While Nara’s neighbor Kyoto receives most of the attention and most of the tourists, no one interested in Japanese history and culture should miss out on the chance to visit Nara. Nara, like Kyoto, was an ancient capital of Japan and as it’s only one hour from Kyoto via train, it’s easy to incorporate a visit to both former capitals in the same trip.
Nara’s history as a capital actually predates that of Kyoto, as it became Japan’s first capital in the year 710. Its reign was short lived, however, as the meddling influence of its powerful Buddhist monasteries caused the emperor to relocate in 784.
Visitors to Nara today will have no problems envisioning the 8th century, as the historic temples, gardens and relics of Nara have been incredibly well preserved. Most of the city’s attractions are situated in Nara Park, a 1,600 acre park in east Nara and at the base of Mt. Wakakusa. Dozens of miles of trails intersect the park, traveling alongside the hillsides and through the forest to the many cultural attractions. While the park gets its fair share of tourists, it’s not difficult to find serene trails and temples. However, you won’t be totally alone as the park is home to an estimated 1,200 wild sika deer. These deer are considered to be sacred in Shintoism, as they are seen as messengers from the gods, and have lived peacefully in the park for centuries.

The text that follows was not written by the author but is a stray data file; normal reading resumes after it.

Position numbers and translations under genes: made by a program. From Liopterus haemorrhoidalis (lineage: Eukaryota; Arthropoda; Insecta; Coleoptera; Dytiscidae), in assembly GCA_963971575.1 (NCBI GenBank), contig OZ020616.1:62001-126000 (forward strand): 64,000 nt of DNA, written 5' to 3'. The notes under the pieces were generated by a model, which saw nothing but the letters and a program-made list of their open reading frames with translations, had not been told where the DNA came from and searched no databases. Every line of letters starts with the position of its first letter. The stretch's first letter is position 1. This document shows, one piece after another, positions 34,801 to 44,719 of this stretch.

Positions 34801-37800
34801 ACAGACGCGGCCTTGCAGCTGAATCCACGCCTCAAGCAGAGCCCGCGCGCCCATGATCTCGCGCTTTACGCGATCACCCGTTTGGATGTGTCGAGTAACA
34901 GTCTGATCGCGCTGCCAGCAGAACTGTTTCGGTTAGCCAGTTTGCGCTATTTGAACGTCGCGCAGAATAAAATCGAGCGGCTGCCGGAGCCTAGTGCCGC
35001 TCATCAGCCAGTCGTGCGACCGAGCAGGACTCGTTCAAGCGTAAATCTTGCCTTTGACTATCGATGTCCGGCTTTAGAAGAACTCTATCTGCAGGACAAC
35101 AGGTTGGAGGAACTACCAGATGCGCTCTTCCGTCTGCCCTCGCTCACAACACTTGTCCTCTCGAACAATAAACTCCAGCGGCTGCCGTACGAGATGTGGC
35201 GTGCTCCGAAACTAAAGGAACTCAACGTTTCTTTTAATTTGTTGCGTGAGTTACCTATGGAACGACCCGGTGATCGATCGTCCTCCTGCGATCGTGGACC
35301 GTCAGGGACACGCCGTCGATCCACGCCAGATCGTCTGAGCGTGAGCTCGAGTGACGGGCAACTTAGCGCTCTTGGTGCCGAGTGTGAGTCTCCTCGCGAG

The most impressive attraction in the park is Tōdai-ji, a Buddhist temple dating back to the 8th century that is actually the world’s largest wooden building. And wow, it’s one seriously large building! It’s bound to take your breath away as you walk up to the temple from Nara Park. Inside is an appropriately massive bronze statue of a seated Buddha.
Elsewhere in the park, Kasuga Taisha is Nara’s most important Shinto shrine. The walk from Tōdai-ji is a pleasant one, through the forest and past several tea houses. The shrine is a huge contrast from the grandeur of Tōdai-ji and is built in the traditional style of other Shinto shrines, with bright red/orange wood. Inside there are hundreds of bronze lanterns that are an especially impressive sight during the annual lantern festival.
Most travelers to Nara visit as part of a day trip from nearby Kyoto or Osaka. It is, however, possible to spend the night in a traditional guest house. While most of the sights and park can be seen in one full day, it may be worth spending the night to enjoy some traditional fare at a local restaurant or to enjoy the solitude of this quiet city.
One night that travelers won’t want to miss is the night of the Wakakusa Yamayaki Festival. This one-night festival is held every winter and includes bonfires and fireworks before festivities culminate in the burning of dry grass on Mt. Wakakusa. The entire mountain is engulfed in flames and provides for an interesting backdrop to the city’s temples and pagodas, to say the least.